March 29, 2017

Successful Video Assistant Referee Test in France vs Spain

After last December's rather ambivalent impressions of the Video Assistant Referee system at several Club World Cup Games, yesterday's friendly game between France and Spain offers further insights into the VAR experiment we can also expect at the coming World Cup.

German First Group official Felix Zwayer was assisted by VAR Tobias Stieler - UEFA First Group referee as well - in two goal/no-goal decisions:

Both off- and onside decisions were orginally incorrectly taken by the assistant referees, so that Tobias Stieler contacted Felix Zwayer and informed him about the appropriate decisions immensely influencing the game.

In the second incident, the VAR correctly did not intervene: The penalty decision itself seems to be correct or at least clearly supportable. Even though there was an offside position just before the penalty offence, it is at least acceptable to not deem the Spanish player as actively involved in play by interfering with an opponent (he slightly crosses the French defender's running path, but does not clearly obstruct or impede his movements).

In situations where the VAR checks or corrects decisions taken by the match officials, communicating decisions in a convincing and efficient way will be tremendously important. Part of that is the time intervall between the situation to be checked and the decision taken by the referee upon VAR advice. Europe's leading associations consider 10 to 15 seconds as ideal and goal for the future. Here, both decisions required 40 seconds, even though it is unclear whether replays were maybe available relatively late.

What do you think about the situations?

What went right, what can be optimized in future cases?

video source: Arbiter Café (thanks to our user RayHD)


  1. My concern is the third incident. It would be nice to know whether the decision to overrule the flag was correct, because from what I know, you cannot allow goal if there is an offside signalled by AR that can't be overrule using teamwork (in example, pass from the defender, etc.). Or maybe there is an instruction to not whistle even if the flag goes up in goal-scoring incidents? Or maybe such scenario was possible only because the referee didn't manage to whistle in time (before the goal was scored)? Would be nice to know the official protocol in such cases.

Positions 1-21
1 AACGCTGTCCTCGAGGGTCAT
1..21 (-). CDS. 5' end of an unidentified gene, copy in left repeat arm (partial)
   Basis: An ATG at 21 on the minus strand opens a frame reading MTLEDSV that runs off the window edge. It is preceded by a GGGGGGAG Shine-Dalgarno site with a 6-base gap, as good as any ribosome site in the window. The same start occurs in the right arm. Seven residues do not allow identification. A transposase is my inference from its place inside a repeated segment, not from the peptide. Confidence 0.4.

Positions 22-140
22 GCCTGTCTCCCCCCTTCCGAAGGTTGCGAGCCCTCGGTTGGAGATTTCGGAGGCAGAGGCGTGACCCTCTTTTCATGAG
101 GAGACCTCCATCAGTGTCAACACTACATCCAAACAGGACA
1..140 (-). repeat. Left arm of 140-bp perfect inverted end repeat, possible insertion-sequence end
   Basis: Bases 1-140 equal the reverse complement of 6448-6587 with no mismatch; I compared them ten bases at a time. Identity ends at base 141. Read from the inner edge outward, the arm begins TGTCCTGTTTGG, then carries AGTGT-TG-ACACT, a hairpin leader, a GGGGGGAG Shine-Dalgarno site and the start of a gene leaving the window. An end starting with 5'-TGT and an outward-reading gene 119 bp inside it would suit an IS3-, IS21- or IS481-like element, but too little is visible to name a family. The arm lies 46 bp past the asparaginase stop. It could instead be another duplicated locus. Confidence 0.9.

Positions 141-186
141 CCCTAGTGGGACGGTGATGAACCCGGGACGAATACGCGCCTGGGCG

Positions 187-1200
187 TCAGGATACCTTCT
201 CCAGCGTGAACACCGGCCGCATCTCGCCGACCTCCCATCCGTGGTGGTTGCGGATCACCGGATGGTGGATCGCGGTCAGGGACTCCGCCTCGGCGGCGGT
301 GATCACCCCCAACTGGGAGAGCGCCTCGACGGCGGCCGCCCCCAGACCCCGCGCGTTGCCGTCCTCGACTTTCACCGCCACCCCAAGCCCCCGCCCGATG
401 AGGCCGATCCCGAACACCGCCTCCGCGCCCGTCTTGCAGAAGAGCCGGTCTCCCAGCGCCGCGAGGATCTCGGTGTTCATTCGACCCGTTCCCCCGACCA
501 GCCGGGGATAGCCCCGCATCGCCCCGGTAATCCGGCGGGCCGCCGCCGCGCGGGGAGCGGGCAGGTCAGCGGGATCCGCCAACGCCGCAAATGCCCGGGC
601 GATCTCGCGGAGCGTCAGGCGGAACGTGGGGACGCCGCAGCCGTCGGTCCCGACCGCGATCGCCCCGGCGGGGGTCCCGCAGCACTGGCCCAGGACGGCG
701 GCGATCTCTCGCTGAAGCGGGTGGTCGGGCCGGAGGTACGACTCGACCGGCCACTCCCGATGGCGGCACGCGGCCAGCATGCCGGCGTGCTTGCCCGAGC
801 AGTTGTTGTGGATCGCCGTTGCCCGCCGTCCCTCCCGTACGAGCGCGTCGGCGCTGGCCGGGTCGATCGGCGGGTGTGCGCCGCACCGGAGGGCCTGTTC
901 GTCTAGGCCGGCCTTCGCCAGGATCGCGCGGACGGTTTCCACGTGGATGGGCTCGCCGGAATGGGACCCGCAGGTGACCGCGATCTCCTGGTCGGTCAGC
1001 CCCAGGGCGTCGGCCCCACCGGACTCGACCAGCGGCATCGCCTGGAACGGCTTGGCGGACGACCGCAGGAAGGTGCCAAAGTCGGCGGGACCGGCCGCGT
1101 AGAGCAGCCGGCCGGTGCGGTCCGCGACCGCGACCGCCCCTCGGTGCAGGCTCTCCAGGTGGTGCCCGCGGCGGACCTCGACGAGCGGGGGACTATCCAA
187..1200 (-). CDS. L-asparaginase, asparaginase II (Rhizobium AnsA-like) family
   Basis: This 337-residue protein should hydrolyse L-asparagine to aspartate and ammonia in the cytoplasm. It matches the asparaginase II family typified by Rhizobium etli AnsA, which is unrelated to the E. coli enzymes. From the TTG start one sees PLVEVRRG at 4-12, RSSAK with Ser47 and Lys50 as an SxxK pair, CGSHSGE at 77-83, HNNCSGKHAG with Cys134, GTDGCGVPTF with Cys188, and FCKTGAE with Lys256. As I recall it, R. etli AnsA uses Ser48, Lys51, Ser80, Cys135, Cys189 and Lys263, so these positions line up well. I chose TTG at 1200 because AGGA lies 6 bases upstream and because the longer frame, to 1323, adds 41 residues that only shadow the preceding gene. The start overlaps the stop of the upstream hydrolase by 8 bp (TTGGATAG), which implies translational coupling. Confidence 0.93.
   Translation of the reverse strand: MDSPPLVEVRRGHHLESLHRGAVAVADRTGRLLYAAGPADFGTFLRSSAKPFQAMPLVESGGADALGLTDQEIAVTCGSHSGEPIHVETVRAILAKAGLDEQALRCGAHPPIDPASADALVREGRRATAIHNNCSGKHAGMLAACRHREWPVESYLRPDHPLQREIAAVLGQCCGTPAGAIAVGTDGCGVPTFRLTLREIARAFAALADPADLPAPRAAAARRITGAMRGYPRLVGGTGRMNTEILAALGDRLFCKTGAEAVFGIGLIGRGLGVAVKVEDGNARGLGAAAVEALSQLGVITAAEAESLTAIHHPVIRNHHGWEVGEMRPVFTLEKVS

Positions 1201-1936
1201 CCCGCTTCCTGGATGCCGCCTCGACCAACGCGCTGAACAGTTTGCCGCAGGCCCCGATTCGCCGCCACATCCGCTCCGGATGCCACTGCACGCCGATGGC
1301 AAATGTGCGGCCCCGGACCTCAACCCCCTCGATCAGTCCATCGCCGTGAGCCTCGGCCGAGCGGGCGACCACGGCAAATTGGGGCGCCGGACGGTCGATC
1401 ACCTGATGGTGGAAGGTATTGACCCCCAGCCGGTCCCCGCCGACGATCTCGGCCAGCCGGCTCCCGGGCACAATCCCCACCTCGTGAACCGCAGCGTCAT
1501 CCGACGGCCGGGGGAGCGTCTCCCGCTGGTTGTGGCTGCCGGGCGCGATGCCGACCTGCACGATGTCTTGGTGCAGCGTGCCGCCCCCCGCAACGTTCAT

1. My first thought was: well done by Zwayer, not whistling tóó fast for a close situation like this, with an immediate effect. But in case of a whistle before the goal, I guess the correct restart would be dropped ball. Which would be an interesting, right in front of the goal...

    2. You know, this reminds me on tennis. When they established the so-called hawk eye system to check the calls of chair umpires and lines(wo)men, players mostly were happy about that (specially as we are speaking about millimetres in most calls).

      Now what has been a very huge point of discussion in many many games is the following: When a shot well hit the line but the linesman shouted OUT, usually the opponent stops to play - but in many cases, the opponent would also have never reached the ball. If the hawk eye then proofs the linesman's decision incorrect, the chair umpires often face the difficult question "did the opponent stop play because of the shout, or because he/she did not reach it?"...

      The 0:2 situation is comparable: I don't know about you, but if I disallow a goal for offside, I sometimes cannot be sure when exactly the sound of my whistle was audible first. Was it when the ball was still out of the goal? Or while it was already travelling into it?...

      I sincerely hope that the VAR system won't open new fields of surreal discussions that have nothing to do with football.

      Another thing the responsible persons have to take care of: It would be only human if some assistant referees leave the flag down even if they are 80-90% sure that they have detected an offside position (I guess also Achmüller suspected it, but was not 100% sure). Why to take the risk and relying on intuition when there is a VAR who can correct it? Which would, in the worst case, lead to more cases of hopes and goal celebrations which are disappointed half a minute later.

    3. Yeah, I think AR2 will be praised for keeping his flag down at the first incident and AR1 will be blamed for being too quick with flagging offside that wasn't.

  2. According to a DFB article, the VAR has confirmed the penalty call within 10 seconds.

    Statement by Zwayer: "It was a positive test run, because, thanks to the VAR, we were able to evaluate the scenes correctly in all cases. The collaboration with the video assistant has worked precisely, quickly and very professionally. The radio connection to Tobias Stieler had a constant good quality, and we understood each other permanently. When I signaled to the players on the field that I am communicating with the video assistant, they were respectful. We will use the lessons learned to further develop the system in the spirit of football." (translated quote)

  3. Interview with Tobias Stieler on his experiences (maybe you can use a translator):

  4. good article, hopefully contents of this article can be useful for many people.

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